The Most Rev. William Temple

Died aged c. 63

William Temple (15 October 1881 – 26 October 1944) was an English Anglican priest, who served as Bishop of Manchester (1921–1929), Archbishop of York (1929–1942) and Archbishop of Canterbury (1942–1944). The son of an Archbishop of Canterbury, Temple had a traditional education after which he was briefly a lecturer at the University of Oxford before becoming headmaster of Repton School from 1910 to 1914. After serving as a parish priest in London from 1914 to 1917 and as a canon of Westminster Abbey, he was appointed Bishop of Manchester in 1921. He worked for improved social conditions for workers and for closer ties with other Christian Churches. Despite being a socialist, he was nominated by the Conservative government for the Archbishopric of York in 1928 and took office the following year. In 1942 he was translated to be Archbishop of Canterbury, and died in post after two and a half years, aged 63. Temple was admired and respected for his scholarly writing, his inspirational teaching and preaching, for his constant concern for those in need or under persecution, and for his willingness to stand up on their behalf to governments at home and abroad.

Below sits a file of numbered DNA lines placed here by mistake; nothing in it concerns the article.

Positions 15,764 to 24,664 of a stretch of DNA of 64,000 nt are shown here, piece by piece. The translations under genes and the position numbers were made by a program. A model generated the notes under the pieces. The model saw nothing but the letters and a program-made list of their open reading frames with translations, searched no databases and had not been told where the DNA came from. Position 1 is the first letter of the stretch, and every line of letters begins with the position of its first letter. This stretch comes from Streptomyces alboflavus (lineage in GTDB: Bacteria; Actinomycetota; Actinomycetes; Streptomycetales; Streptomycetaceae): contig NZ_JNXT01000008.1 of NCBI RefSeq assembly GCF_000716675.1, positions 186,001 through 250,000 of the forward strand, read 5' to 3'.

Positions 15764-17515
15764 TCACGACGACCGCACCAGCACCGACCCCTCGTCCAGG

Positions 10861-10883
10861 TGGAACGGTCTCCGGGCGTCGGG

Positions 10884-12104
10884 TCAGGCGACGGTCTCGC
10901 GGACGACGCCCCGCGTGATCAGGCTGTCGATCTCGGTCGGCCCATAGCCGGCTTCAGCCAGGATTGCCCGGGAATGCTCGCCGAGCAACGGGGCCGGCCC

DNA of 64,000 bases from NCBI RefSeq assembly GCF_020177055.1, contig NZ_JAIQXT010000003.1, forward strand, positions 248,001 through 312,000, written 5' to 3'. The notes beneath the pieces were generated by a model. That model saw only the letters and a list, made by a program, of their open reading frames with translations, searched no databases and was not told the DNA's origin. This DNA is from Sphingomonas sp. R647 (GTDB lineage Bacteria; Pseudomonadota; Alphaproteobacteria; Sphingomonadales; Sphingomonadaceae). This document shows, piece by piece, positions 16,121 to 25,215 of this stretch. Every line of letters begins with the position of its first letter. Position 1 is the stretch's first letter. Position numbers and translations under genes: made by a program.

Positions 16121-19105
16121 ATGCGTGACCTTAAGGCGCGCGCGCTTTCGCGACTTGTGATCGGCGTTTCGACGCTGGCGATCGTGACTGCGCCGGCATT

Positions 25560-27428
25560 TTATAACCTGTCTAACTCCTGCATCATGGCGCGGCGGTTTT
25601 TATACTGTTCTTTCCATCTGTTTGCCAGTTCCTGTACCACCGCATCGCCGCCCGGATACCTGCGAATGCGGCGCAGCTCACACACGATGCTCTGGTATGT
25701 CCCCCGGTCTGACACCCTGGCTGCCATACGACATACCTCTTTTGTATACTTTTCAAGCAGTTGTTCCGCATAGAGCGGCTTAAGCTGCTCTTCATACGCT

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Commemorated on 1 plaque

William Temple 1881 - 1944 Bishop of Manchester 1921 - 1928. Later Archbishop of York, then Archbishop of Canterbury, writer, social reformer, Apostle of Church Unity.

Cathedral Street, Manchester, United Kingdom where they was